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Seafarers Happiness Index suffers its longest decline

Seafarers Happiness Index suffers its longest decline
Sam Chambers November 2, 2023

Further concern over seafarer welfare has been raised by the results of the latest Seafarers Happiness Index, which reveals a further drop in seafarer happiness and marks the longest sustained decline since the index was founded. This report covers Q3 2023 and is the third successive report to show a decline, sparking fears over the impact on all those working at sea.

The Seafarers Happiness Index is a quarterly survey conducted by The Mission to Seafarers. It measures the wellbeing of seafarers through 10 key questions about their work and life, designed to gauge sentiment about their experiences on board.

The Q3 report shows an overall fall in seafarer happiness to just 6.6 out of 10. This compares to 6.77 in Q2 2023 and 7.1 in Q1 2023.

The results showed a decline in most areas covered by the survey, including wages, workload and onboard connectivity, which saw the most significant fall in happiness levels. The only areas to buck the trend of a decline in happiness for this quarter were shore leave, training and food, where the report showed marginal improvements.

Concerns emerged around salary inadequacy in this quarter’s feedback, especially for senior roles. The survey also heard reports of how catering budget constraints can force nutritional compromises, underscoring the need for well-provisioned ships and skilled catering crews. Maintaining onboard gyms and exercise equipment was also seen as an issue.

Happiness levels will not recover to acceptable levels unless we address the systemic challenges that undermine welfare

Connectivity and communications represented a double-edged sword in this quarter’s feedback, enabling contact with loved ones, but potentially facilitating micromanagement from ashore. To address this, there were calls for guidelines to promote a healthy work-life balance through technology.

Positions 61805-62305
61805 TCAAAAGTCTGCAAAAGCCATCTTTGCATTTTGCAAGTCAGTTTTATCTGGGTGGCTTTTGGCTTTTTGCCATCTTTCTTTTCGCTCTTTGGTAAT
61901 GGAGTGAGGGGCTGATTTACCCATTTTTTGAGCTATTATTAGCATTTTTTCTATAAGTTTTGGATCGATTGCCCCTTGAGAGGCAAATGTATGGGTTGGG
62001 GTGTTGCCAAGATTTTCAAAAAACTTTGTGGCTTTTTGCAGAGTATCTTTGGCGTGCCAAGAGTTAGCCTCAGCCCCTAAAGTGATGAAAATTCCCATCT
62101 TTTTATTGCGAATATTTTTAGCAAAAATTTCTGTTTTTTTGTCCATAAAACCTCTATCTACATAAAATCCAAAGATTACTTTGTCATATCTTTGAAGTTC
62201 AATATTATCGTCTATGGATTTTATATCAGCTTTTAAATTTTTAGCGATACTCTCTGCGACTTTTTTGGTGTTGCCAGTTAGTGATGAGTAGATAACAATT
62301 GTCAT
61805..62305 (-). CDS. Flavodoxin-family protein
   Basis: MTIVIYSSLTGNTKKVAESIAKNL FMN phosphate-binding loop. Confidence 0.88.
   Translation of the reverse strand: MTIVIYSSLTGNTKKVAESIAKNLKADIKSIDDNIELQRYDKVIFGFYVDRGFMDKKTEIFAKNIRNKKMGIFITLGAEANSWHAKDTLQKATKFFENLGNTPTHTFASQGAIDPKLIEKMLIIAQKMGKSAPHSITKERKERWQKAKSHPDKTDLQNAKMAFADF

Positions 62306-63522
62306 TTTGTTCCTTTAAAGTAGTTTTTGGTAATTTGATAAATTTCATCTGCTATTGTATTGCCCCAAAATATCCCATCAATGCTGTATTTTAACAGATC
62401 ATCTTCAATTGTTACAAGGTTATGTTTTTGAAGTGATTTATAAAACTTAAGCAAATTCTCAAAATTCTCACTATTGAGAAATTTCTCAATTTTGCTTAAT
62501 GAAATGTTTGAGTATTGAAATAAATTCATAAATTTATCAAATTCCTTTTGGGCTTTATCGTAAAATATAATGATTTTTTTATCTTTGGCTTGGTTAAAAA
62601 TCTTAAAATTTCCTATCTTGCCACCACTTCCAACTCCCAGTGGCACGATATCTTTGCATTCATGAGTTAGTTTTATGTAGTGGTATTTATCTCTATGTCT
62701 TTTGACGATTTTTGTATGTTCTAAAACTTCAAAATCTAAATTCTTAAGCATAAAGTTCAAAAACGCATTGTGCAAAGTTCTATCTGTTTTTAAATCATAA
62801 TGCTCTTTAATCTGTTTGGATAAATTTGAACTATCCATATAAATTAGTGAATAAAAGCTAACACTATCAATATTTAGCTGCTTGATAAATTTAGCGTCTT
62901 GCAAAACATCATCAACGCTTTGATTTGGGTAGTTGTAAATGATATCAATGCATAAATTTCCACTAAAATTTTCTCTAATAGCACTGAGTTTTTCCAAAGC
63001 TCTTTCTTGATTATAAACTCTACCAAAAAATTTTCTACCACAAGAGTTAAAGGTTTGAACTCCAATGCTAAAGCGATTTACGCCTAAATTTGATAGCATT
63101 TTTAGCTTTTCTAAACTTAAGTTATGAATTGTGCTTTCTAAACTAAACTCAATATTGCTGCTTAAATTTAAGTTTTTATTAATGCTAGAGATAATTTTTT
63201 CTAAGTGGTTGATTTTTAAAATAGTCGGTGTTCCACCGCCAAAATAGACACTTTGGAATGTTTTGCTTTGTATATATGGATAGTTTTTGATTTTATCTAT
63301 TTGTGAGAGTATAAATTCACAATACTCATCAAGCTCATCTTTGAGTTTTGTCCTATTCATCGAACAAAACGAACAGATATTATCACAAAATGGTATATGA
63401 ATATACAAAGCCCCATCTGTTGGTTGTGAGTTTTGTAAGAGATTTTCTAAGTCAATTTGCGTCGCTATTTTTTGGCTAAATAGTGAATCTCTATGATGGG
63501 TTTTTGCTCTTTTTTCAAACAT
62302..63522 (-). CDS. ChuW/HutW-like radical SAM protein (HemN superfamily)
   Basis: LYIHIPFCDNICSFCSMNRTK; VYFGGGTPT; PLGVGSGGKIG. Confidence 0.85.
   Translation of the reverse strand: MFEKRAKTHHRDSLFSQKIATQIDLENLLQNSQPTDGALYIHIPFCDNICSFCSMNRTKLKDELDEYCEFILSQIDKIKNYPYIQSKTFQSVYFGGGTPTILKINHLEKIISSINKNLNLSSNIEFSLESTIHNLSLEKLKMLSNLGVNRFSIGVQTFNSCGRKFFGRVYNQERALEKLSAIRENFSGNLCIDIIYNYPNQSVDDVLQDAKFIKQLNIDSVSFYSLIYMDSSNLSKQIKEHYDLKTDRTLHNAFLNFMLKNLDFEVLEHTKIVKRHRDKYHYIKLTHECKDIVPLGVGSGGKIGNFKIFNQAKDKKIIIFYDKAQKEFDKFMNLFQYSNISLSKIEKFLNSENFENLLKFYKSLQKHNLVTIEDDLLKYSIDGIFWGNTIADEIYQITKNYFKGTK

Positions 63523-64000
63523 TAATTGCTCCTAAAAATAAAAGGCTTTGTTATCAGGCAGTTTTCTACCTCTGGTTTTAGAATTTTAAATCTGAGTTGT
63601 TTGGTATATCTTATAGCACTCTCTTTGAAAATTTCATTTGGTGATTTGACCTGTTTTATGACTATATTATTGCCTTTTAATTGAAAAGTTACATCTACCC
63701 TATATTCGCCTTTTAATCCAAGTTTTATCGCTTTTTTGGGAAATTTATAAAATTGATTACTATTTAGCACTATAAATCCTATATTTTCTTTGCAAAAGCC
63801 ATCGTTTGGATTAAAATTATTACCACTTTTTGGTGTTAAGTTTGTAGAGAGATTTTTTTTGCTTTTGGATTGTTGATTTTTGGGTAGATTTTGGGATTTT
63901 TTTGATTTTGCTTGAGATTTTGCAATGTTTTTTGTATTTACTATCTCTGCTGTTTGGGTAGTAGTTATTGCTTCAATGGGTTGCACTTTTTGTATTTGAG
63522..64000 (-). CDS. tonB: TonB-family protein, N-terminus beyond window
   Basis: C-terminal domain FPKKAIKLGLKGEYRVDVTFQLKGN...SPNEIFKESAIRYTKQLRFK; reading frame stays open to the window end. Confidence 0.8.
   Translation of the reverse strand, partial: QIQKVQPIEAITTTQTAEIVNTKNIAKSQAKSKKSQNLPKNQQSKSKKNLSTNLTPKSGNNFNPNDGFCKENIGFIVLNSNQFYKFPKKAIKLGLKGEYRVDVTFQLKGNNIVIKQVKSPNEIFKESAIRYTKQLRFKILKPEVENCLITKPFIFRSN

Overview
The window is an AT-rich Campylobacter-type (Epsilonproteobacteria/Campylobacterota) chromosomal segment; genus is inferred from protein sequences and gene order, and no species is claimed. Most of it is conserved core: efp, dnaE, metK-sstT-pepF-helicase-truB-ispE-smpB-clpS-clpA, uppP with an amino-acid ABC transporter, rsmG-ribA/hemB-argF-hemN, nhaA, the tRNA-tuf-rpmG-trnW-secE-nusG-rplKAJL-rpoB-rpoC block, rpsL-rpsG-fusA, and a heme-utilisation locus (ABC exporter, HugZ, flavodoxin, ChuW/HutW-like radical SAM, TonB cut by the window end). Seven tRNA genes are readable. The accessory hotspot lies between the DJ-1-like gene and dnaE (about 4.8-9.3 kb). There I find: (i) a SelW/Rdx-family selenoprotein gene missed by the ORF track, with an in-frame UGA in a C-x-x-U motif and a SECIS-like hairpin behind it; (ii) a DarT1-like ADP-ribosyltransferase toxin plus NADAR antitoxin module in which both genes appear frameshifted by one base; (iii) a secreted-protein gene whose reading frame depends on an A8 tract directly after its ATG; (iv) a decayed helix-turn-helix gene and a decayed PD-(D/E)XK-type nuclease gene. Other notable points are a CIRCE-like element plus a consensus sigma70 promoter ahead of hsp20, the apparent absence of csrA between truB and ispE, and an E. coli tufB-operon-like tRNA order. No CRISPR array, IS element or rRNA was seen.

The issue of overwhelming workloads again came to the fore. This was felt to be driven by expanding regulations and administrative tasks. There appears to be a growing sense of unmanageable responsibilities among seafarers, which is causing a huge amount of stress.

The report highlighted how prejudices and misunderstandings can impede social cohesion on board. There are cultural issues at play and pressures from home that are not always fully explored, including some troubling insights into gender disparities and barriers to diversity and inclusion. This included reports of a lack of acceptance, discomfort and exclusion for female seafarers. To address these issues, it is essential that more is done to foster open communication and overcome biases.

The report is not without some positive feedback on life at sea. From a more encouraging perspective, respondents spoke of the benefits that a seafaring life can offer, including a steady income and adventure, whilst recognising that it also demands substantial sacrifice.

The Revd Canon Andrew Wright, secretary-general of The Mission to Seafarers, said: “It seems clear that happiness levels will not recover to acceptable levels unless we can address the systemic challenges that continue to undermine the welfare of our seafarers, such as limited shore leave, unsustainable workloads, insufficient connectivity, and stagnant wages.”